I've been noticing a lot of new close votes on old questions that perhaps in the past would have passed muster and now are possibly considered more marginal. I'm just curious as to whether there was some concerted effort by a few folks on this and, if so, whether we would want to encourage this on MESE or not.

(My personal opinion is that older questions that didn't attract that kind of attention earlier might as well stay open. But I'm not a mod or anything, nor is it something of critical importance.)

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    $\begingroup$ I'm also interested in what others think; I don't see much reason to close down old questions either. $\endgroup$ Oct 11, 2019 at 21:38

1 Answer 1


I do not think there was any concerted effort, in any case I am not aware of any recent discussion on this subject. It is arguably not really needed to concert such an effort (but see below) as the close-review queue handles this nicely and is designed to do this.

If a user decides to look through old content and vote on it, then the their close and reopen votes will become known to others via the review-queues and depending on the opinion of others the vote will either take effect or eventually it will be discarded.

In my mind the main question is do we collectively agree now that the question that were put "on hold" now, would and should be put "on hold" when asked now

  • If the answer is "no" (for some or all of them) then we can and should undo the closures and those that cast the votes should ideally take this feedback of the larger community on board.

  • If the answer is "yes" then however I do think quite strongly that it is a good thing to put these questions "on hold." In principle, the current policies apply to the entirety of the existing content and ideally this is reflected in the status of posts. Of course, there are practical limitations to this and it might make sense to be slightly more lenient with long existing content, but really just slightly.

A reason why I think that it is relevant to curate the old content is that new users might well start out on the site with seeing old content and what they see informs what they think is appropriate (now).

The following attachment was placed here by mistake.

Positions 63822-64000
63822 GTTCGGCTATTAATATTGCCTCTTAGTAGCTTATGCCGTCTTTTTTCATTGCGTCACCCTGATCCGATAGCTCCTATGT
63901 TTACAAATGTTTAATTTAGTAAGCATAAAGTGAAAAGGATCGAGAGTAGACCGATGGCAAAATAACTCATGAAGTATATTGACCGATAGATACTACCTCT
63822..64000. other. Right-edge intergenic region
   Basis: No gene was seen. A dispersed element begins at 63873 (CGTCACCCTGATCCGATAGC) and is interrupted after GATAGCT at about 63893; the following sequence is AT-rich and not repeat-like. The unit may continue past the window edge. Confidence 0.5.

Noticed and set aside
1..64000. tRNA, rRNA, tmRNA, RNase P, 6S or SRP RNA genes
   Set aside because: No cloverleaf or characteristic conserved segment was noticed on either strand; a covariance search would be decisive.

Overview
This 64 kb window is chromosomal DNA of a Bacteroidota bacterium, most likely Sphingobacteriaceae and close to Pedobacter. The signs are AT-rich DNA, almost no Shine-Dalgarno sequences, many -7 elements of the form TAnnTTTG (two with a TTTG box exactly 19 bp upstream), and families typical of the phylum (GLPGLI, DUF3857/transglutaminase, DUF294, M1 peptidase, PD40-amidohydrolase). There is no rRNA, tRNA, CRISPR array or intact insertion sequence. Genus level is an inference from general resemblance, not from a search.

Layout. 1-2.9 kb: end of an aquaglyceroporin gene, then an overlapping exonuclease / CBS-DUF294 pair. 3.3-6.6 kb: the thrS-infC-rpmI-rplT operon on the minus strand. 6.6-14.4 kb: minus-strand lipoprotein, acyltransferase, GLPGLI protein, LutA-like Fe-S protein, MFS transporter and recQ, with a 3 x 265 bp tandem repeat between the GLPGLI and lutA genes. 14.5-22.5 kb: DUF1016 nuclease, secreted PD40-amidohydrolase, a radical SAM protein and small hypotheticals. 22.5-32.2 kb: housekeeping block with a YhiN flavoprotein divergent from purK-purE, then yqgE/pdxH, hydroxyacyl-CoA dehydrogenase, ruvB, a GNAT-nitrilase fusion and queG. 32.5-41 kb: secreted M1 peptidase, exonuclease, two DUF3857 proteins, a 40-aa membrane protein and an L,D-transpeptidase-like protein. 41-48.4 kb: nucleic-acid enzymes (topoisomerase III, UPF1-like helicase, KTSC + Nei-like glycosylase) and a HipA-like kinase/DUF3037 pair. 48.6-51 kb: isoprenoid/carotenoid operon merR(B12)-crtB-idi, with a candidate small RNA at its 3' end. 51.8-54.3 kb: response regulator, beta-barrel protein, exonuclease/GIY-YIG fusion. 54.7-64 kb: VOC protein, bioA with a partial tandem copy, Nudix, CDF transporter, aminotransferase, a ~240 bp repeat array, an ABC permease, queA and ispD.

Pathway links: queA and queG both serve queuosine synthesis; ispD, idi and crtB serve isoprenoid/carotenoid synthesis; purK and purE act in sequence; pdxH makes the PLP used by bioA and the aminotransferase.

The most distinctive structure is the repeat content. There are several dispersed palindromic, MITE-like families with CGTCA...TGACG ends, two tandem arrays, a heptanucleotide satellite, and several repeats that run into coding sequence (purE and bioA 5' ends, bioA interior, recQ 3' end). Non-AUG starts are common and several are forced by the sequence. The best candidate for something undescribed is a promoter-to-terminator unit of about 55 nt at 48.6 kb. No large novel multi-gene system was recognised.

In any case I think we should focus on whether the closures seem intrinsically appropriate now. To have all kinds of extrinsic parameters to consider, like the year a post was created, is not desirable.

While I said above that there is no need to concert such activities, I still would recommend not to start out too intensely with something like this, but maybe just with one or two questions a day, and to see how things evolve.

  • $\begingroup$ Note: I did not check the post in any detail or at all. Thus, I do not know if I find the closures appropriate or not. $\endgroup$
    – quid
    Oct 12, 2019 at 13:15
  • $\begingroup$ "If a user decides to look through old content and vote on it, then the their close and reopen votes will become known to others via the review-queues" -> I didn't realize that was how the mechanism worked. Then it's likely that one user could have just been looking at old questions and voted to close some, and then it automatically showed up in our queues for "high rep" people. $\endgroup$
    – kcrisman
    Oct 12, 2019 at 14:47
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    $\begingroup$ Yes, a vote (or a flag) to close is the event that puts a question in the close review queue. It then stays there for review until it is closed or there are enough 'leave open' votes (where enough is usually 3); there are also some corner cases I skip. It easily could have been one user. But it seems that more than one user did cast 'initial' votes recently, but most likely independently, which might explain why there seemed to have been an accumulation. $\endgroup$
    – quid
    Oct 12, 2019 at 16:07
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    $\begingroup$ A few independent Poisson processes, eh? $\endgroup$
    – kcrisman
    Oct 13, 2019 at 1:31

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